EMS World

JAN 2019

EMS World Magazine is the most authoritative source in the world for clinical and educational material designed to improve the delivery of prehospital emergency medical care.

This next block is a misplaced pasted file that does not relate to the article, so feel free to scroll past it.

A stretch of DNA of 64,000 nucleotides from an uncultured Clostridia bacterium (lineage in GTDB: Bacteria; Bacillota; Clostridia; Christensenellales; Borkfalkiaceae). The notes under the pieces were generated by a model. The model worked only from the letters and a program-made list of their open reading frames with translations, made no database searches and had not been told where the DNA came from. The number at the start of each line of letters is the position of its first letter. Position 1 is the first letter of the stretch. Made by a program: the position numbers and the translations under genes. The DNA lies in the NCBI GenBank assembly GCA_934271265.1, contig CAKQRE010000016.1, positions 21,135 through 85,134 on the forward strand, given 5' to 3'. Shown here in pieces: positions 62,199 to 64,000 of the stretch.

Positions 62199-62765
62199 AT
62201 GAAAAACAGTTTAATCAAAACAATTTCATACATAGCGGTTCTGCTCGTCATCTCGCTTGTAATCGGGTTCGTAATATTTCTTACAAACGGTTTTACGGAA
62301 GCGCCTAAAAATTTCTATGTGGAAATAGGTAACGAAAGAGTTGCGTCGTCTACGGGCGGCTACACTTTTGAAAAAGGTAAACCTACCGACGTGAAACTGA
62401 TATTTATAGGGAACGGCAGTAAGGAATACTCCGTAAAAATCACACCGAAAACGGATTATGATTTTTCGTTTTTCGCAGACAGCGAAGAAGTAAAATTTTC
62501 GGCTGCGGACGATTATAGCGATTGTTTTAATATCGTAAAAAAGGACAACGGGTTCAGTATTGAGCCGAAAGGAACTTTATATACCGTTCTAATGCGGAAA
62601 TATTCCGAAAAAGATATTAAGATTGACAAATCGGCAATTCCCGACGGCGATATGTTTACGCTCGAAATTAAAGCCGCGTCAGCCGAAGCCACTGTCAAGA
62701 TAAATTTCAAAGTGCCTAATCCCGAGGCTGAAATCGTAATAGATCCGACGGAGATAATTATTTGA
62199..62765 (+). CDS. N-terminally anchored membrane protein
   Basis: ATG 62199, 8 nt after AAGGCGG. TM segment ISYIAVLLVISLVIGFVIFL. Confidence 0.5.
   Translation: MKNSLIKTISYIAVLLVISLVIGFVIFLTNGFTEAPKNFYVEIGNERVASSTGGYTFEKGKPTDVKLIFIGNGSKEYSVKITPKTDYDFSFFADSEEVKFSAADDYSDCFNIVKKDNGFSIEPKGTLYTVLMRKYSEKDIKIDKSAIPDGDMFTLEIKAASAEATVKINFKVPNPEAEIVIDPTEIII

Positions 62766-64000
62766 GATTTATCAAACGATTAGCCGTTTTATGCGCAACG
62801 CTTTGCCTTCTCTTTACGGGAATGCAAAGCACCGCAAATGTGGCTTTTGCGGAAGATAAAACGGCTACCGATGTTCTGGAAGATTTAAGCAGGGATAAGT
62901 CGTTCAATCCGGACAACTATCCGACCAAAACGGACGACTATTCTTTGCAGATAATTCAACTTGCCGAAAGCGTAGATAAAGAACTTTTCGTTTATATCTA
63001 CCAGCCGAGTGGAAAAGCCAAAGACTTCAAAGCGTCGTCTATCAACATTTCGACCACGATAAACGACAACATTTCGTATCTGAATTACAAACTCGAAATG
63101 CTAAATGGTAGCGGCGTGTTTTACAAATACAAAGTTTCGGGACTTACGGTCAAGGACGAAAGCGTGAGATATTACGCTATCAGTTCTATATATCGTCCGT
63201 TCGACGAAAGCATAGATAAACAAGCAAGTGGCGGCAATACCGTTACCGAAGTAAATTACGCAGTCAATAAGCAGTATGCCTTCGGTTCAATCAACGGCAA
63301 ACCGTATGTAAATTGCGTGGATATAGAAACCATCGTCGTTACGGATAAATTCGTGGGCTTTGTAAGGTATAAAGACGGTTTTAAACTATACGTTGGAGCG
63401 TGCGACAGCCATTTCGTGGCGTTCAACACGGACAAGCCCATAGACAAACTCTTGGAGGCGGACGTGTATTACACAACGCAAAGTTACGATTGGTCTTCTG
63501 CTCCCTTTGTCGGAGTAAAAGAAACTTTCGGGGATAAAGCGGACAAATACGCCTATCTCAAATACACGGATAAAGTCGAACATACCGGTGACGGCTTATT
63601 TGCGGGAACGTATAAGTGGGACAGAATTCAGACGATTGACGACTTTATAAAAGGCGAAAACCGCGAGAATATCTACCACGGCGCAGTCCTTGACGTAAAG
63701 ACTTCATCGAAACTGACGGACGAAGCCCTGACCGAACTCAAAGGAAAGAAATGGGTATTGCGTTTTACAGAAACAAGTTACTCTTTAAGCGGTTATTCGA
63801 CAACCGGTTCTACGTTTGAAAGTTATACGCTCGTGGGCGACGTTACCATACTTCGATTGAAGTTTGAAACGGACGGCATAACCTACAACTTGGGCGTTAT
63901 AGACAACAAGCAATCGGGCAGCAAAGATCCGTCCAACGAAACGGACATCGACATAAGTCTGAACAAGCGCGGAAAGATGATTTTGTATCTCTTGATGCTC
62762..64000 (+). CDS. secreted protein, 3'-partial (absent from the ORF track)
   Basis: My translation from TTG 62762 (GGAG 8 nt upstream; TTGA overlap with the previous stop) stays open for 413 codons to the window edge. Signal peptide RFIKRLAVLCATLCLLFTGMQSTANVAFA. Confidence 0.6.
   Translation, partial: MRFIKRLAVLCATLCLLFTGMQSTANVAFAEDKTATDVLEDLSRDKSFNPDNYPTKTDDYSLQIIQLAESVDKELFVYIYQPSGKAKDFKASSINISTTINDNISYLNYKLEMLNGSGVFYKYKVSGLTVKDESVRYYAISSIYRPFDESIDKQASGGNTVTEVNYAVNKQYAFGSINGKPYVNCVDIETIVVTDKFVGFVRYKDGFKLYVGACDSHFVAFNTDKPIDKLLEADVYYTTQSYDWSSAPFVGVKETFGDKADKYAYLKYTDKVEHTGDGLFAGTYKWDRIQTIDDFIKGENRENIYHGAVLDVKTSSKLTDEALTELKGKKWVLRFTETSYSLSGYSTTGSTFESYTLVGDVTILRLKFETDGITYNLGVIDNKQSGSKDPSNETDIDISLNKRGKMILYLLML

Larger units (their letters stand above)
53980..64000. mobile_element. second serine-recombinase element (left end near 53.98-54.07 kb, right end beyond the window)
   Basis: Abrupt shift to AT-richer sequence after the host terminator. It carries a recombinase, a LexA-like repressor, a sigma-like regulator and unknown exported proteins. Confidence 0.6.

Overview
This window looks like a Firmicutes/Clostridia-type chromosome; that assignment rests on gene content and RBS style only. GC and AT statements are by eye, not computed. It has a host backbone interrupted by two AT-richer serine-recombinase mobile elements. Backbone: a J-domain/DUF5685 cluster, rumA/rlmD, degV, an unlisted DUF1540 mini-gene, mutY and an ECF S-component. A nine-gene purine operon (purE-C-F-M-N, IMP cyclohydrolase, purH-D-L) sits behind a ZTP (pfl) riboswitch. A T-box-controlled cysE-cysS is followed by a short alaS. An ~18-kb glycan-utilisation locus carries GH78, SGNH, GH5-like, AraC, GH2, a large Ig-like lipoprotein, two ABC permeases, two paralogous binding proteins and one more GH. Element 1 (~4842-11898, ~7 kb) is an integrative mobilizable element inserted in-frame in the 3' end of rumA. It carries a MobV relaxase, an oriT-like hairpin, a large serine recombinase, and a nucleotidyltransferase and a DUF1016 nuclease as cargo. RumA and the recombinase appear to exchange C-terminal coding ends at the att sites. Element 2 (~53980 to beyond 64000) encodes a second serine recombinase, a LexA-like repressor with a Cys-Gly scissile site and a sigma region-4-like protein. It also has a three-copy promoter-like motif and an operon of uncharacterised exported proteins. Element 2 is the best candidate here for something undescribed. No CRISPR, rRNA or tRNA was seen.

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EMS AROUND THE WORLD: PROFILING SYSTEMS ACROSS THE GLOBE 14 JANUARY 2019 | EMSWORLD.com S tereotypical images of Australia include vast, open bush land- scapes with bounding kanga- roos and sleepy koalas, sandy beaches, Foster's beer, and shrimp "on the barbie." These images may be a tourist marketing dream, but Australia's "tyranny of distance" is a formidable challenge for delivering emergency medical services. Australian ambulance services have been in operation since the late 1880s, when the then-British colony was becoming more industrialized. 1 With the reemergence of St. John (more correctly the Most Venerable Order of the Hospital of St. John of Jerusa- lem) in England, the charitable order com- menced both brigade transport operations and first aid training in its colonial outposts. A number of states relied upon St. John for the provision of ambulance services for some years, alongside funeral homes and railway and police ambulances, until state governments took over. State-Based Services Today ambulance provision remains orga- nized as state or territory-based services, principally through health departments. Only the Western Australia and Northern Territory ambulance services remain coor- dinated by St. John. Each state and territory now manages its own jurisdiction, legislation, funding, and insurance scheme. Nation- ally there are 1,520 locations with 1,367 first responder vehicles, 3,599 general trans- port and patient transport vehicles, and 94 ambulance aircraft. 2 The funding of each service is based on a mixed model. Funds are sourced from state government grants/contributions, fees from interhospital transfer services, charges to motor vehicle insurers, fees from uninsured patients, and subscription fees. Austra- lian ambulance services' total revenue for 2015–2016 was approximately $3 billion AUD ($2.14 billion USD). The national universal healthcare scheme (Medicare) does not fund or provide ambu- lance insurance. This means users pay for ambulance services, with transport charges and insurance coverage varying across Aus- tralia. Nearly 25% of the Australian public assumes that Medicare does in fact cover ambulance services. 3 If Medicare were to fund ambulance services, the base-level taxation would need to increase by 0.3% to cover the costs. 4 As a user-pay system, insurance is purchased directly from the ambulance service or as part of individual private health insurance. Those not insured may be charged a callout fee as well as mileage. Only two states offer free service, Queensland and Tasmania. 2 State-based ambulance services are organized based on activity: emergency and nonemergency patient transport as well as specialized teams such as rescue and spe- cial operations, aeromedical retrieval, and mental health. Employment To be employed as a paramedic in most states of Australia, you need to obtain an undergraduate bachelor's degree from an approved university. The "pre-employment model" for paramedic recruitment was part of industrial and education reforms that commenced in the 1980s. The primary ambulance employer body, the Council of Ambulance Authorities (CAA), supported the move from competency-based on- the-job diploma training to university edu- cation in the mid 1990s. There are now 19 approved universities in Australia and New Zealand providing paramedic education to nearly 7,000 enrolled students. 2 Ambulance services offer certificate-level training for vol- unteer officers. The scope of practice for paramedics also varies across states. The main representa- tion body, Paramedics Australasia (PA), has published role descriptors that overview various competencies. These include entry Volunteers and expanded roles are keys to coping with the country's widespread demand By Louise Reynolds, PhD AUSTRALIA'S TYRANNY OF DISTANCE

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